Scrolling through my Instagram feed the other day, I decided to check out the hashtag, “motherhood.” It was everything I thought it would be: babies sleeping peacefully on their mother’s flat postpartum bellies, children laughing as they run through sprinklers and lick perfectly swirled ice-cream cones, the sun setting behind smiling mothers and toddlers clad in matching outfits. The photos are clean and mess free, full of smiles and daydreams, perfect lighting and one-off shots. It’s not real and yet, according to Instagram, this is what “mom life” looks like.
It’s a definition that’s gotten a little twisted along the way – one that I, myself, am guilty of contributing to. My living room floor is currently a maze of dirty laundry piles, carrot-muffin crumbs, and crayons. I ate a cookie for breakfast, my toddler watches far too many Paw Patrol episodes, and last week, there was that faint but persistent smell of milk emanating from somewhere deep within my son’s room. But if you look through my Instagram, you’ll notice that I have never posted a photo of any of that. After all, who wants to look at reality when we can carefully craft fiction?
Scrolling through Instagram, we dream of closets stuffed with new clothes, magazine-inspired homes, and Michelin-starred meals hot on the table. We envy the mothers who have this all together: the fit lifestyle bloggers on vacation, and the foodstagrammers who would never ever eat day-old goldfish crackers off the floor. We’re so busy wishing for a bigger, better life that we forget it isn’t legitimate motherhood: the photos we envy are simply two-second snapshots into a long and otherwise messy twenty-four hour day.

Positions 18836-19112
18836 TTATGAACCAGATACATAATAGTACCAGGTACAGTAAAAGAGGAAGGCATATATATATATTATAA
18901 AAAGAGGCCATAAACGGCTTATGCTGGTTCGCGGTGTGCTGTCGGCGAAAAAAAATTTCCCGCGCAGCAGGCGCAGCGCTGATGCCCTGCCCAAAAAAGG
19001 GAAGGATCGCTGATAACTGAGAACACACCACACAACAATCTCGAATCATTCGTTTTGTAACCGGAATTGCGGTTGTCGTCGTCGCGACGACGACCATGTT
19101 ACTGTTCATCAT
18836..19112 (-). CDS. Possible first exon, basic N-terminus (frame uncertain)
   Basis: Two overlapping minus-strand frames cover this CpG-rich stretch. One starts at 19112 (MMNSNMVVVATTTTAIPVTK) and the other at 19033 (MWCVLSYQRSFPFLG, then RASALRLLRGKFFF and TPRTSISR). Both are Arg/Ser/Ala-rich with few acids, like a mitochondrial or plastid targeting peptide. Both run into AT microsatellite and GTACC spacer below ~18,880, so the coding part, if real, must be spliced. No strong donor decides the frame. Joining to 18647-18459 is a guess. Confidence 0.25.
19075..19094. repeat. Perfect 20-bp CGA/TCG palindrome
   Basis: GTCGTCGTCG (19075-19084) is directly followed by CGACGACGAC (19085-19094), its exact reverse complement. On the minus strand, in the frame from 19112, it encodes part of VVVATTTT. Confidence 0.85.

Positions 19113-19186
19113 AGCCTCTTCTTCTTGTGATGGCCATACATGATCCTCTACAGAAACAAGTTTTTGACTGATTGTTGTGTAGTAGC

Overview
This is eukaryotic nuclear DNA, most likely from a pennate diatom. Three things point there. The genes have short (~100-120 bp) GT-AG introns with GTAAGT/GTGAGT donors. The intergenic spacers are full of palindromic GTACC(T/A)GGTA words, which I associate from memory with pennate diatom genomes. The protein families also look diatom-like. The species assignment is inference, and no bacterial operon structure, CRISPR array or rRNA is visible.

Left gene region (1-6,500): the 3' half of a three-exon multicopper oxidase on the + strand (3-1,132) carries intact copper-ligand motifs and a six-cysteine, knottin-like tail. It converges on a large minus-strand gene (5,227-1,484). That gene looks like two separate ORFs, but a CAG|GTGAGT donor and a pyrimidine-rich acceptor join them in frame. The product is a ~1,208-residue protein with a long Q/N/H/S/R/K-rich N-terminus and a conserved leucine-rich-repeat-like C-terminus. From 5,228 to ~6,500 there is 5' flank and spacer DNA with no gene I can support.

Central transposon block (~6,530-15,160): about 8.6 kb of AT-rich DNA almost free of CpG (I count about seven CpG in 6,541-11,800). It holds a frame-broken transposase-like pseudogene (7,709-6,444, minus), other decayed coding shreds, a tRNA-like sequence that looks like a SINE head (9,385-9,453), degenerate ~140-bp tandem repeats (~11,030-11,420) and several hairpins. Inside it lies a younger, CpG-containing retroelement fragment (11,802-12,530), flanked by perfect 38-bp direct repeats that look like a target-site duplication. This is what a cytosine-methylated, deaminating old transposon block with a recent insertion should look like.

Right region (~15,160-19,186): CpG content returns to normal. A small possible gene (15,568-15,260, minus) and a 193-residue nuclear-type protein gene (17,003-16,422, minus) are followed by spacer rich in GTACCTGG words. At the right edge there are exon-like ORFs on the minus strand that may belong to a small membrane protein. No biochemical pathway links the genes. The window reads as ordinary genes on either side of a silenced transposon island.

Don’t get me wrong, I have nothing against beautiful photos. I know that photos of authentic life moments can be artistic and breathtaking, and completely worthy of a museum wall. But just because your life doesn’t look Instagram perfect, doesn’t mean you’re doing anything wrong. Amidst the allure of social media, we tend to overlook the beauty buried within the ordinary mess of life: the remnants of muddy sandcastles smeared across your toddlers hands and face, the Play-Doh creation ingrained in the highchair fabric, the long car ride full of equal parts songs and tears.
We overlook the days full of sweatpants and messy buns and piles of damp laundry molding in the machine. We forget that life is not just about mountain top experiences and that these “mundane” moments are really just the building blocks of a life lived well. We forget that not everyday looks pretty — and that’s okay.
You don’t have to have it all together. You just have to be there for it.
Motherhood is made up of so much more than just smiles and sunshine. Motherhood is chaotic and messy and painful and lovely. It’s the first time that a little voice tells you that they love you, the first time that you step in poop while potty-training a three-year-old, and the first time you look at them and think, “You’re mine.” Motherhood is when you sit in an ultrasound clinic, sobbing, as you’re told that your baby is gone. It’s late nights and early mornings: greasy hair, make-up free, and armpits that haven’t seen a razor in three weeks. Motherhood is the vomit that you catch in your hands when your baby gets the flu, and the flushed cheeks that you softly kiss as you hold their sleeping frame in your arms. Motherhood is life in slow-motion and life on hyper-speed. It’s the baby that you hold for the first time, and then blink, and watch graduate.
Motherhood is all the moments in between.
So when that lingering doubt begins to creep in, and those questions as to whether or not you’re “good enough” begin to swirl their tempting little lies around, take a moment to pause and give yourself grace. You don’t have to live up to the world’s unrealistic expectations of a “perfect” mother — certainly none of the rest of us do. Motherhood is a messy blend of love-filled, learning moments. It’s cleaning, and crying, and laughing, and loving, and living. We try our best and fall short so very often; and yet, there is such value and joy to be uncovered in the non-Instagramable days too.
Our motherhood journeys may be imperfect, but that’s okay. They are beautiful and enough as they are.